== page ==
Client Profile & Challenge
MANA de San Diego has been that city’s leading Latina leadership organization for more than 30 years. Its mentoring and scholarship programs help Latina students fulfill their educational promise. Every other year, it also holds a leadership event, the Latina Success Conference.
A few years ago, MANA decided to do more to help Latinas advance in their careers and serve their communities.
Latinas are underrepresented in business, civic, and government leadership. Leadership experiences tailored to their unique needs could close the gap. Adela García, a retired Fortune 500 manager and co-chair of MANA’s Latina Success Conference, says leadership development must be designed for Latinas’ cultural context.
These women are often the first in their families to pursue upward mobility. They may lack role models and mentors to help them prepare for and navigate their careers. They often put family first, she said, and play a supporting role in the background. García wants to empower Latinas to set ambitious goals, communicate more purposefully, achieve more professionally, and become business and community leaders.
“I want these women to know that they have more potential and that there are resources out there to help them,” she said. That’s why she started the Latina Success Leadership Program.
Solutions & Results
CCL’s Coaching Talent Leader for Western North America, Dr. Rosa Grunhaus Belzer, and Leadership Solutions Partner Monserrat Auso developed a leadership development experience for MANA members called the Latina Success Leadership Program (LSLP). Though modeled on CCL’s proven Women’s Leadership Experience program, LSLP is tailored to meet Latinas’ cultural needs.
Impact of the CCL-MANA Partnership: By the Numbers
51% have been promoted
76% have been more purposeful with their goals
78% have taken on greater work responsibility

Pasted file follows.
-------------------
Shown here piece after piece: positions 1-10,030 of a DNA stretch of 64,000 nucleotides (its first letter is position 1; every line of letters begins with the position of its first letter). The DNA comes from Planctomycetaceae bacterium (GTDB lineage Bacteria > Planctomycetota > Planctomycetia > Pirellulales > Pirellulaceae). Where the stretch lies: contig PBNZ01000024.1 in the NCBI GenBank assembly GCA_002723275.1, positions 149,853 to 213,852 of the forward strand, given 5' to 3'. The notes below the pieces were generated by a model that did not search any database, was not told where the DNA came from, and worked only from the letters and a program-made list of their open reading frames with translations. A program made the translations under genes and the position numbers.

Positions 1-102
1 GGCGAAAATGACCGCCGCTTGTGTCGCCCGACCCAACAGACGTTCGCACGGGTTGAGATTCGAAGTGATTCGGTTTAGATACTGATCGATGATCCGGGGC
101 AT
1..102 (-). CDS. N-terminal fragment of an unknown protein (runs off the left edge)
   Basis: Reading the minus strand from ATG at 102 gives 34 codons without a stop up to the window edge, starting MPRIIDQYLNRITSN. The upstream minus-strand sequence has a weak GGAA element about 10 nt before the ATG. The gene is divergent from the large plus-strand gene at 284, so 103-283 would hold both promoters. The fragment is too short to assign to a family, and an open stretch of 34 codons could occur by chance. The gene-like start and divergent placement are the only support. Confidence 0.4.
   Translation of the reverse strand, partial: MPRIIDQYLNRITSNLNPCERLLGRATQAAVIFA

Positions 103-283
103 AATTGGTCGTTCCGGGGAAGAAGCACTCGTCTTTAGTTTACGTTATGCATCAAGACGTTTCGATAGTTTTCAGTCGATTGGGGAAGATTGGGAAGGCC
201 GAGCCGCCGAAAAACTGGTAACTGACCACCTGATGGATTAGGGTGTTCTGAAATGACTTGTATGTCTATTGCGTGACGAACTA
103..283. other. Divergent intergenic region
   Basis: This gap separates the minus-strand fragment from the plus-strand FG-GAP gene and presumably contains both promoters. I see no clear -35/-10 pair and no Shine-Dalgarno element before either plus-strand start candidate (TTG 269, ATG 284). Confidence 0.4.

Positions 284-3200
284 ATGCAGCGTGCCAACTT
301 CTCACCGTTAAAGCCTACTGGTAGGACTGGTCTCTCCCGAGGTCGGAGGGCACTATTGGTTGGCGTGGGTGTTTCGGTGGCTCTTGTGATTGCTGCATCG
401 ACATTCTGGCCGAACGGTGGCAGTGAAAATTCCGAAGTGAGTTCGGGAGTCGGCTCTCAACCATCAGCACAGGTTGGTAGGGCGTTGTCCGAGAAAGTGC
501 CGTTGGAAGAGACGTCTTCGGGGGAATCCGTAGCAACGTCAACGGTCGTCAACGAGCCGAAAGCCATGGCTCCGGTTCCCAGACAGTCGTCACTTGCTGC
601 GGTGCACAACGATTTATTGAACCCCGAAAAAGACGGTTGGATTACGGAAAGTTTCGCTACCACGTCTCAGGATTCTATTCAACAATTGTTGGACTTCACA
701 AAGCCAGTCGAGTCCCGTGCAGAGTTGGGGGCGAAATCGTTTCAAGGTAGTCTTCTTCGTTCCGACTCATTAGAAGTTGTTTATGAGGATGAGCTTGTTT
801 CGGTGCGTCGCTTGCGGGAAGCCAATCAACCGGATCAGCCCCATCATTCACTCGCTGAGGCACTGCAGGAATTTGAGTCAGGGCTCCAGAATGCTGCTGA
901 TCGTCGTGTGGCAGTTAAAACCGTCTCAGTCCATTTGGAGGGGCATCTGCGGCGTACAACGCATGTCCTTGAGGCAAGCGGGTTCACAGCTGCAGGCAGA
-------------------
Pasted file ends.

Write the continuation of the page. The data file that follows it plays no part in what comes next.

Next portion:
83% report being more empowered and effective leaders
MANA offers LSLP to members who are in management or teamleader roles. Over 4 monthly half-day Saturday sessions, participants learn about empowerment, networking and branding, resilience, and civic engagement. Accomplished Latina guest speakers share stories of overcoming related challenges.
LSLP is transformational. Latinas come away with the confidence and skills to achieve more ambitious professional goals. Beyond individual successes, MANA hopes LSLP will drive social and economic well-being, as empowered Latinas become community leaders.
Participants form a growing network of peers they can tap for support and advice, with friendships forged during the leadership journey sustained afterward by online and offline networking. So far, more than 140 women have strengthened their leadership capabilities through LSLP.
Venus Molina says the program gave her the confidence and skills to ask for, and get, raises and promotions. Though already a busy volunteer, LSLP also deepened her civic engagement, challenging her to do more.
Molina chairs the MANA board of directors, works in San Diego city government, and has been appointed to the City of Chula Vista’s International Friendship Commission.
LSLP also opened Molina’s eyes to how leaders can effect social change. For example, she hired a young woman who failed to negotiate an appropriate salary, compared to a male peer with similar qualifications. Over a period of months, Molina gave the young woman opportunities to prove her skills, earn pay increases, and close the wage gap.
Other LSLP participants report similar outcomes. Some have run for office, like one alumna who was elected to the Escondido City Council, or served on local government boards. Others have returned to school to pursue advanced degrees, launched businesses, and won greater professional responsibilities.
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